reality is a thin veil of sunscreen

Summer is a good time to go on vacation. Winter means spending more money and time to get to a tropical clime.  It’s easier to pack, dress, travel, eat, and be outdoors when the weather is warmer.  And people look better in the summer.

I’ve read a few recent blog posts recapping summer vacays. I like this: I get to know a little bit more about the person as well as cherry-pick their good ideas about what worked for them.

Following suit, I have tried twice to recap what we did on our holidays. The first time my husband said it sounded like a book report I was writing for school. I could have provided an index for it. Did I really enjoy my holidays so much that it came out sounded formulaic? I realized that it wasn’t so much what we did that I found interesting, but more what I learned this year about  vacations.

Our vacation this year involved kids (our own), and travel (driving 5+ hours in a spell), and family. We often do the same thing for summer vacation: visit my parents and my husband’s parents. Both grandparents get to see grandkids. We get somewhat of a break. It is not our usual routine. We are not at work.


A quick thunderstorm with hail before we go for a swim.

But there needs to be balance. Here’s what I’ve learned thus far:

In the process of having adventures to look back on, no one should be suffering in the making of these memories (namely me). If someone doesn’t want to do something, weigh this into the overall appeal of the factor. My parents generally forced me to go camping when I was a kid thinking it was good for me. To this day I suck on this resentment and still don’t like camping.

My husband and I are always falsely optimistic that going on vacation means a break from our kids. We do go see grandparents who do a lot with them but everyone gets tired.  We do get a break, but we still need to manage, intervene, monitor, cajole, and maintain some semblance of routine and sanity. As the kids have gotten older I’ve found that physically removing myself from the situation makes it easier for me. Each to their own! Now my husband and I book ourselves into a hotel for a few nights and let the grandparents (and kids) have their fill.

People are funny about their homes and their stuff. No matter where you go -or how happy your guests/family are to see you- both parties need to remember you don’t think or act the same way about everything. It’s not ‘understood.’ Showers, meals, quiet times, TV shows, and where to go eat are all up for debate even when you’ve been raised by these people. People also may have expectations that you will just “fit into” what they generally do and everyone will get along doing the same thing. I say let your guests take the lead on most things: do what they do even if it makes no sense. They may also adapt to you as well. When you start to find that these accommodations and alterations are seemingly more work than staying at home (usually day 3-5), it may be time to move on.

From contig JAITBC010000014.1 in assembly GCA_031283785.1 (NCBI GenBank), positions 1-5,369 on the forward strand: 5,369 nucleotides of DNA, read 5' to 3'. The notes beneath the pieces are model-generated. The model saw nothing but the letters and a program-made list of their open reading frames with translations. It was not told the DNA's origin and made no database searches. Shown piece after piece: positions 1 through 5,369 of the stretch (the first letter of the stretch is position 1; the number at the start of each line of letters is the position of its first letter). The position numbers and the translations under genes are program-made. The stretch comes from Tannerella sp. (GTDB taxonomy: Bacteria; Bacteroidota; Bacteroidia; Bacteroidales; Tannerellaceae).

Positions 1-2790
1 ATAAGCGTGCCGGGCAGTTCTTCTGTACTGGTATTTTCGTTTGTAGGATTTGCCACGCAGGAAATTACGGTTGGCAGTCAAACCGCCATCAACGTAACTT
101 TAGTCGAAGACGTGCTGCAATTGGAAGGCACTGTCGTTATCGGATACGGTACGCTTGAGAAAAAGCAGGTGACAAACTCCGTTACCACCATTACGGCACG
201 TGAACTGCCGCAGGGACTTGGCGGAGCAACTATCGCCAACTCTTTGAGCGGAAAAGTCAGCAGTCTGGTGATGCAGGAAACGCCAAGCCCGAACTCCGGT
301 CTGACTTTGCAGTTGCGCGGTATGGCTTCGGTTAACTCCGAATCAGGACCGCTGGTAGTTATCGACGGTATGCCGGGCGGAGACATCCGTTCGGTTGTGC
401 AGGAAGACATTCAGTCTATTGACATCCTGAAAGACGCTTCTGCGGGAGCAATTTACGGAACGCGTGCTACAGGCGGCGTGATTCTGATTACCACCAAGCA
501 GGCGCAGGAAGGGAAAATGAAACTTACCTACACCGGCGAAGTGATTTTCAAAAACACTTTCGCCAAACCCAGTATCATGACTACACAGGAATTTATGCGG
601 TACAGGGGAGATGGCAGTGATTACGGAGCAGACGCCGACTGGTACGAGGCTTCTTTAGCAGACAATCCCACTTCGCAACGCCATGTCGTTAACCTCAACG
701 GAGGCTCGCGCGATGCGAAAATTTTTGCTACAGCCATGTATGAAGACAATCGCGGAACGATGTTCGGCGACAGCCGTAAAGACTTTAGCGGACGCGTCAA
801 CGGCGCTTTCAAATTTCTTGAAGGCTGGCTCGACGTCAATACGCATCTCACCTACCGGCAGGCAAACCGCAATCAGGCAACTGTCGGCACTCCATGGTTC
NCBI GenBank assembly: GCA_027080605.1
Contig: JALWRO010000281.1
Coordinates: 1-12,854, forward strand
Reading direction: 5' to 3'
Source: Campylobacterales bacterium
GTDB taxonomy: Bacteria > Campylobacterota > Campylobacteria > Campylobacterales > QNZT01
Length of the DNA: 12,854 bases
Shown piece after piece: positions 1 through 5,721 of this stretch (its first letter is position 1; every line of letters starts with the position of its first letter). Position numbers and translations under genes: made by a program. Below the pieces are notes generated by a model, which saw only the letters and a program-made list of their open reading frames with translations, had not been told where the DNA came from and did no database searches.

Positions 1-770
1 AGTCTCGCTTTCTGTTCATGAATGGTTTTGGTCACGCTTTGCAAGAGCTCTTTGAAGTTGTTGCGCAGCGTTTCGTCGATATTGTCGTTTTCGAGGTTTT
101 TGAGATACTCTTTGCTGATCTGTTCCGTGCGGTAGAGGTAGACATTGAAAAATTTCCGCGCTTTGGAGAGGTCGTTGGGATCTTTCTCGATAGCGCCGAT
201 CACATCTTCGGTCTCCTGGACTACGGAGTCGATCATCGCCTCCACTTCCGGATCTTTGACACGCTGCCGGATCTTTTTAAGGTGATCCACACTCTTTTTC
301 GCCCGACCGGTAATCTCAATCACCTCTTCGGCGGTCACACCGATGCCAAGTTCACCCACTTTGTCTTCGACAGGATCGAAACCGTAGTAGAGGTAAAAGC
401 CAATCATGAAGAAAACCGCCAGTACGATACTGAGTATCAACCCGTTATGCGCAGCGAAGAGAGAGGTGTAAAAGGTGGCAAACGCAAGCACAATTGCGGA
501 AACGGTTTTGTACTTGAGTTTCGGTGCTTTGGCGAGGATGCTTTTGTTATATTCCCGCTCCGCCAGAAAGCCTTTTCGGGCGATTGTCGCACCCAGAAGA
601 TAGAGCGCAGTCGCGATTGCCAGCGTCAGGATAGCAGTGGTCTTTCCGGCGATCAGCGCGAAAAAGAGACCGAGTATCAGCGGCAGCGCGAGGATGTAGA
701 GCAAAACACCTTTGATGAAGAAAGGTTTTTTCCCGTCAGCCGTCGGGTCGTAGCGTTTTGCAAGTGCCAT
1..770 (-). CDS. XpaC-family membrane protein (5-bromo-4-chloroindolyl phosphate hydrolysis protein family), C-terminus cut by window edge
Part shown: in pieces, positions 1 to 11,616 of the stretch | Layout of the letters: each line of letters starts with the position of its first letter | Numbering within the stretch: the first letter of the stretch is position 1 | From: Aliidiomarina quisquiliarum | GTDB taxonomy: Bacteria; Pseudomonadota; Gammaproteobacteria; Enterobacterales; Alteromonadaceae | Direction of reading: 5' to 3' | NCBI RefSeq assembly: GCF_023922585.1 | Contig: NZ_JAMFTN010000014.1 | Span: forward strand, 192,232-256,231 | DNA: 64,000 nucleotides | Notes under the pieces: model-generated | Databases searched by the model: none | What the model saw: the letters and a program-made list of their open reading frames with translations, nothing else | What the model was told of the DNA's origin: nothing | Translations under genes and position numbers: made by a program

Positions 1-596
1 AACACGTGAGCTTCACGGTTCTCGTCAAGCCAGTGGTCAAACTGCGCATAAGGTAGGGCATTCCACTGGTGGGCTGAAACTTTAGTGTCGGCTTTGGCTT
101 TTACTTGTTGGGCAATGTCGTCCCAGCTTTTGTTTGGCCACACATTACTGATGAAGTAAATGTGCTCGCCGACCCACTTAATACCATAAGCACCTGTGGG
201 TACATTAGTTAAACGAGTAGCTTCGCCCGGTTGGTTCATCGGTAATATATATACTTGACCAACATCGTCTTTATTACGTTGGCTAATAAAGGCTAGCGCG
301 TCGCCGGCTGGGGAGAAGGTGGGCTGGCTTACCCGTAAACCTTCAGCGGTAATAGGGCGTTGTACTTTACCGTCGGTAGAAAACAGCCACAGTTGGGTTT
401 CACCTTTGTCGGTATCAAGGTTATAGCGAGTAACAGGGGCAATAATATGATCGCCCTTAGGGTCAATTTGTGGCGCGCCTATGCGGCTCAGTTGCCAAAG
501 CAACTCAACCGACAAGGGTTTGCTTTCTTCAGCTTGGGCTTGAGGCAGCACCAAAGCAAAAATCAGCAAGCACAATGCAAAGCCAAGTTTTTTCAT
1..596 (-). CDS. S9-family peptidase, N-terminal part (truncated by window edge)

Kids and cousins walking to the river for a swim.

It’s a different road when you travel with kids. You can’t explain everything to a small person’s satisfaction even if you use logic. Especially if you use logic. The kids don’t understand what 4 -5 hours or 600 km really means. No, the road isn’t straight the whole way and you can’t watch a movie on a windy road. No, I don’t think you can try it for a little while.

At a certain age, everyone packs their own stuff. Car travel means you can bring so much (unnecessary) stuff! I gave the kids lists, but had them pack their own suitcases. I purposely did not bring a watch. I packed an extra bag of only fitness wear for MY vacation.

The sign of a good vacation is a change in routine. A good vacation means you get to do what you want, and you get home feeling lighter and energized. Who am I kidding when I say this? No one gets home from vacation feeling the overwhelming need to get back to work and feeling super rested. But I had stayed up late and slept in. I ran and exercised when I felt like it. I drank coffee in the middle of the day. I watched a movie one day when I first woke up. This was not even remotely close to usual for me.